Compensation following herbivory is an important element of plant defense; however, variation in compensation under naturally stressful conditions has yet to be evaluated directly. During Arizona's worst drought on record, we explored compensation following ungulate herbivory in a typically overcompensating population of scarlet gilia (Ipomopsis aggregata) near Flagstaff, Arizona, USA. In a natural survey of browsed and unbrowsed plants, we documented severe undercompensation. We tested two factors that potentially contributed to this atypical pattern: (1) the direct effect of drought stress on the capacity to compensate (following the typical single bout of herbivory) and (2) the indirect effect of drought stress on compensation through increased ungulate browsing. Using a 2 x 2 factorial experiment (with or without supplemental water, with or without clipsimulated herbivory typical of non-drought years), we found that water availability limited compensation (direct effect). In a second experiment examining the indirect effects of drought, we found that ungulates browsed scarlet gilia at unprecedented levels during the drought year, resulting in severe undercompensation. We conclude that, although water was an important limiting factor for compensation during the drought year, the overriding factor determining fitness achieved through compensation was the indirect effect of drought, i.e., drought-year-associated ungulate browsing.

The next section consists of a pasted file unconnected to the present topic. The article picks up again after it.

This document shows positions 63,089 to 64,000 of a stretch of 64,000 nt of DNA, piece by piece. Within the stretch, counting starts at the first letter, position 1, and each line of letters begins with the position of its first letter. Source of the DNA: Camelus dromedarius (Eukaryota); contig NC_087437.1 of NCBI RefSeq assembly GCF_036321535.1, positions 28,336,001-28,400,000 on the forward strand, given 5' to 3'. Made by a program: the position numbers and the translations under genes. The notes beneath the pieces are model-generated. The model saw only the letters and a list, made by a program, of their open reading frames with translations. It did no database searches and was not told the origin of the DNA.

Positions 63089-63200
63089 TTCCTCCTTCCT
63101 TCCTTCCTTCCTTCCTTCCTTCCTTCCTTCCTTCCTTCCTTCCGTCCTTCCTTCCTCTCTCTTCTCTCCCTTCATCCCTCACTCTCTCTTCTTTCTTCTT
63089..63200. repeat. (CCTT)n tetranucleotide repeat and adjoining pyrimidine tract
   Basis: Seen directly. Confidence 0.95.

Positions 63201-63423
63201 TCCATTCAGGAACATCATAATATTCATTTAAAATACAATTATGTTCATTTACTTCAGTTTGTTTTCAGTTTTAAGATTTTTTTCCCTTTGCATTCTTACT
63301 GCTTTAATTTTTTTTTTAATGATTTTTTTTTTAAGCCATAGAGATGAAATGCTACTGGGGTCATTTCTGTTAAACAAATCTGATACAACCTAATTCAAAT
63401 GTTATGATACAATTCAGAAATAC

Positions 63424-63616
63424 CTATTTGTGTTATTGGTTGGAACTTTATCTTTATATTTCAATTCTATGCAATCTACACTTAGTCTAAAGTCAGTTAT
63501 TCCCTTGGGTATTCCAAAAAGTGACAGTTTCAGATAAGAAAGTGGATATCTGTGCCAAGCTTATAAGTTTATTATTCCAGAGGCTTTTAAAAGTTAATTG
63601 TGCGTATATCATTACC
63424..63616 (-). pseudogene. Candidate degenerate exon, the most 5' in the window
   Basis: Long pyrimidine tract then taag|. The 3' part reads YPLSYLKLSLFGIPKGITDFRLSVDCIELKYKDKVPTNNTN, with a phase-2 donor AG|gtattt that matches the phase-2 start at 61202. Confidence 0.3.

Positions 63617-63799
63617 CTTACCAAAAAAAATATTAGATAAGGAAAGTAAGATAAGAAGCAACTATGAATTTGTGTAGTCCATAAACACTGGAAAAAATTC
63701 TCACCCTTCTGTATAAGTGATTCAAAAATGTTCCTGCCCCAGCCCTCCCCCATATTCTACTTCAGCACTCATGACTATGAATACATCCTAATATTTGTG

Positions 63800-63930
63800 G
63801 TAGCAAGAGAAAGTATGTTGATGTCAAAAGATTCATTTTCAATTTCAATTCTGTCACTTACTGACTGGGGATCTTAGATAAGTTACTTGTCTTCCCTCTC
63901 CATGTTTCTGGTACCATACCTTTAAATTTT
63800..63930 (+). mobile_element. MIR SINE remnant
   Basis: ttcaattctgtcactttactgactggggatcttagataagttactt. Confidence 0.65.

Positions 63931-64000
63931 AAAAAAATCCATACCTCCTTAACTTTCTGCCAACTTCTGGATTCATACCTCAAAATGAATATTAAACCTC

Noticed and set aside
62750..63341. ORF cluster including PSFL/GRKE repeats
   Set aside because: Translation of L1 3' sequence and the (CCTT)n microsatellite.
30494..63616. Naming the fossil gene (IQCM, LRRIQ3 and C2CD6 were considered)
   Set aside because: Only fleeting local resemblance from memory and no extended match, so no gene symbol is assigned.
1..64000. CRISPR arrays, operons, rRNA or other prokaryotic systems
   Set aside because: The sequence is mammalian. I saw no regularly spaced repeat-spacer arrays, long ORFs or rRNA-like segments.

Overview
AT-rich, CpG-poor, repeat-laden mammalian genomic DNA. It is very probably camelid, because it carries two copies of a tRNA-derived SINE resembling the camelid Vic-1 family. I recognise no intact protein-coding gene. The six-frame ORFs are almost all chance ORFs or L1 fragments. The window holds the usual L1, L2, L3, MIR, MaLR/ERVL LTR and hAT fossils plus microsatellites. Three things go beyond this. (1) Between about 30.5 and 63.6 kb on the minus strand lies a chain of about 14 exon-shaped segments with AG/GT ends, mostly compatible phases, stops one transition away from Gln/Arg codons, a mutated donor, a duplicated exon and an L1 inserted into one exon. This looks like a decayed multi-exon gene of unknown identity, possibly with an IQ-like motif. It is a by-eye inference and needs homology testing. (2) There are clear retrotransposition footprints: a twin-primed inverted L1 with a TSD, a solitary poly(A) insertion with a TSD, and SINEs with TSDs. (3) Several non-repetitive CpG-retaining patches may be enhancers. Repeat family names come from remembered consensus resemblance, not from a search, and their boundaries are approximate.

- Plant-herbivore interactions
- Water stress
ASJC Scopus subject areas
- Ecology, Evolution, Behavior and Systematics